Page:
Well, well, well.. that didn't take too long, did it?
You may recall the Microsoft Corporation and Novell and their Linux division SuSE announced they were going to be working together on various project to help their respective products work better together. In a nutshell, Microsoft announced that the two companies were in a US$440 million deal in which Microsoft promised not to sue Novell for alleged IP infringement, and Novell would work on integrating Windows as part of its virtualization system (presumably Xen). Of that $440 million, Novell/SuSE was to "give back" $40 million as an "IP License" fee to Microsoft.
Fast forward to this week, and suddenly Steve Balmer declares the all Linux users, except those who are Novell/SuSE customers, are "patent crooks" according to a story just released by LinuxWorld. According to Balmer, Novell's entering into the deal was itself an "admission of guilt" that Linux has illegally using Microsoft's alleged intellectual property.
There's an old joke in the computer industry from back in the 1980's when IBM was rumored to be interested in buying Apple Computer that went like this: Question:What's Apple plus IBM? Answer: IBM. It's surprising that a company with as much history as Novell wasn't smart enough to see that the only reason Microsoft would be interested in any kind of partnership with then was as a lever with which to beat the Linux community. Microsoft plus anything equals Microsoft.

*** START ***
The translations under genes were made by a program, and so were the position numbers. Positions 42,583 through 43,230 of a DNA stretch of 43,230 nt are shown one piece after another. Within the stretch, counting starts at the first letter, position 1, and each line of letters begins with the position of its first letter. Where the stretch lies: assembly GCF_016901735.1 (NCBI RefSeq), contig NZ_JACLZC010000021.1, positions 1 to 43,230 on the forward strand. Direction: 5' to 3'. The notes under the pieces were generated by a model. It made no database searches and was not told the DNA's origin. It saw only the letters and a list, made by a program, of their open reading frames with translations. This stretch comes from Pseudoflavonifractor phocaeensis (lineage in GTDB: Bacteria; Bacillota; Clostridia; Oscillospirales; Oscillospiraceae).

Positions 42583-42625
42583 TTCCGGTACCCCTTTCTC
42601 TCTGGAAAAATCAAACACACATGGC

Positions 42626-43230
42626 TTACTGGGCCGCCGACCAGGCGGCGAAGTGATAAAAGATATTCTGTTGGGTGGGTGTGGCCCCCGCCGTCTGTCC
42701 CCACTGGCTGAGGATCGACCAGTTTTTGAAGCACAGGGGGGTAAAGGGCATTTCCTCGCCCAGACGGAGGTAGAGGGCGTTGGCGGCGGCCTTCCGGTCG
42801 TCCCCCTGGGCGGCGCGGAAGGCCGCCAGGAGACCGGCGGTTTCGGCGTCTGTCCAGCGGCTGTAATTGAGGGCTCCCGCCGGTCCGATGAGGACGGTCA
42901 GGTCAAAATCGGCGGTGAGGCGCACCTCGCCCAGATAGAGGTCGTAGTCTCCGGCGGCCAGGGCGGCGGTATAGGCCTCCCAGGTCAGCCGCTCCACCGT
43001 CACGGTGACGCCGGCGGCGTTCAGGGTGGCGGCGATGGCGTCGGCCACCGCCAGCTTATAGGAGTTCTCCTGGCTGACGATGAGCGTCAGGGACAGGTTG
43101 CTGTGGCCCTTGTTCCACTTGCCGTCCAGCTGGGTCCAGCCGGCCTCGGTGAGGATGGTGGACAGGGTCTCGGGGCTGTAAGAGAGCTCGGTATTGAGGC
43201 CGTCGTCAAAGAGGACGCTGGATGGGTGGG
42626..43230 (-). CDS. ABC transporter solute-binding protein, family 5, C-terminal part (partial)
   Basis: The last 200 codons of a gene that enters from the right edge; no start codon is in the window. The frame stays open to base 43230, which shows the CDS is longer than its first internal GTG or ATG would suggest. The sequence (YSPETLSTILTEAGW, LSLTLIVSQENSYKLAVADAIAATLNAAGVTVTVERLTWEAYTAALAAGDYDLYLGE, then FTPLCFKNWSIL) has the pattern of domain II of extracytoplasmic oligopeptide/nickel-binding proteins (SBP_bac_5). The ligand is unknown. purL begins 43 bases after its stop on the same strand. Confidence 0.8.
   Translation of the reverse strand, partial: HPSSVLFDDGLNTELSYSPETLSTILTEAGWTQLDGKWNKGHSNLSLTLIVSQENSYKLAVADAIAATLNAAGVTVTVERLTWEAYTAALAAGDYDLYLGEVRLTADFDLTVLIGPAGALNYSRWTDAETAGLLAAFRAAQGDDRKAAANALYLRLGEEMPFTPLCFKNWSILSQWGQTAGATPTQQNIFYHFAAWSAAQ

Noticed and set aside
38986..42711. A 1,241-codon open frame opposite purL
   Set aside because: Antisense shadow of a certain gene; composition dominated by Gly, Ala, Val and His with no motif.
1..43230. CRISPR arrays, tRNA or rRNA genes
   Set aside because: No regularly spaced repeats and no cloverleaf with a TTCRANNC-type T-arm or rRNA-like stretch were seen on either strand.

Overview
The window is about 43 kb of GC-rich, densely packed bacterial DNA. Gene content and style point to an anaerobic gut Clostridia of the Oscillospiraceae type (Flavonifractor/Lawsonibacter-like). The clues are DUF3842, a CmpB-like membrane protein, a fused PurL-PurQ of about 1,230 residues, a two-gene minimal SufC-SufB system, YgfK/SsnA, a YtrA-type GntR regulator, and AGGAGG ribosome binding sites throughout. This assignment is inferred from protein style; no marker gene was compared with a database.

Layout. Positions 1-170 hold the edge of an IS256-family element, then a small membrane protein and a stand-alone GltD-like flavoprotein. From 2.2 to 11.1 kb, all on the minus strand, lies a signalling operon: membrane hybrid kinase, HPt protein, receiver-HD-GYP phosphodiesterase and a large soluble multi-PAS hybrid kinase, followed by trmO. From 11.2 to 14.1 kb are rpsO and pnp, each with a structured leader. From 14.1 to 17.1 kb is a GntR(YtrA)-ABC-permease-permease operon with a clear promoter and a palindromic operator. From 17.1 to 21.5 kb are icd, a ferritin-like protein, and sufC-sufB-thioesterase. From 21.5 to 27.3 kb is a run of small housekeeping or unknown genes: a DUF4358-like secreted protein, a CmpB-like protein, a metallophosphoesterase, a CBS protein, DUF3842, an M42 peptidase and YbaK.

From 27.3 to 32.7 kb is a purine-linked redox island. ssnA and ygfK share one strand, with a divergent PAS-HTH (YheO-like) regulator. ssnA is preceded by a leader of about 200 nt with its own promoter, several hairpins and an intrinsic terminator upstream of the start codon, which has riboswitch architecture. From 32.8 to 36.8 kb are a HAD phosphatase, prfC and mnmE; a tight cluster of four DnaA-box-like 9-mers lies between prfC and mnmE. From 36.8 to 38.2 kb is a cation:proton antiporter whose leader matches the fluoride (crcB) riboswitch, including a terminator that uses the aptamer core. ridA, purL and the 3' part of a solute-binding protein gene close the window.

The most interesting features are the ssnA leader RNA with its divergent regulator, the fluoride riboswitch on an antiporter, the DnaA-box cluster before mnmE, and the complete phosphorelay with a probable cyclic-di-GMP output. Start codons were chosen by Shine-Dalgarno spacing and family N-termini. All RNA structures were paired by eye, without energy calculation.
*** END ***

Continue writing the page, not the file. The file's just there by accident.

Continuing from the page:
If we look at the reality of the IT landscape in the world right now, we're at at an interesting inflection point in history:
- Hardware is cheap
- Bandwidth is almost too cheap to meter
- Development frameworks are plentiful, powerful and so easy to use 15 year olds can write world-class software
- Development costs are almost free, and
- High quality operating systems are plentiful and, if you choose to use them, free.
Not too long ago the OS was the "big deal" in the land of computing. This used to be because, frankly, there wasn't that much we could do with computers beyond word process, and spreadsheets. Before the commercialization of the Internet and widespread dial-up and then broadband access computers were something that you worked on. Emphasis on the word worked Not so any more, now the focus is back where it belongs: on what your software actually does, rather than what the underlying platform that runs it is. OSes have truly become commodities. Unless you're are one of those people who still only touch a computer when you;re working, computing is now about... well about just about everything we do. At work, at play, on vacation, in the car, we're all about using applications.
From a development and innovation standpoint, this is very interesting... what it means is that the focus of all of our attention (unless we're OS developers) should be on making stuff that real people want to use! Gosh, what a concept! From Microsoft's perspective this is an utter disaster. Microsoft's bread an butter is basically all about its Office platform and from annual license and upgrade fees from corporate users of Windows/Windows Server. Its where all the real money Microsoft makes comes from. Sure they make money from WiNCE and all their online properties, but the real cash in in Office and Windows/Windows Server.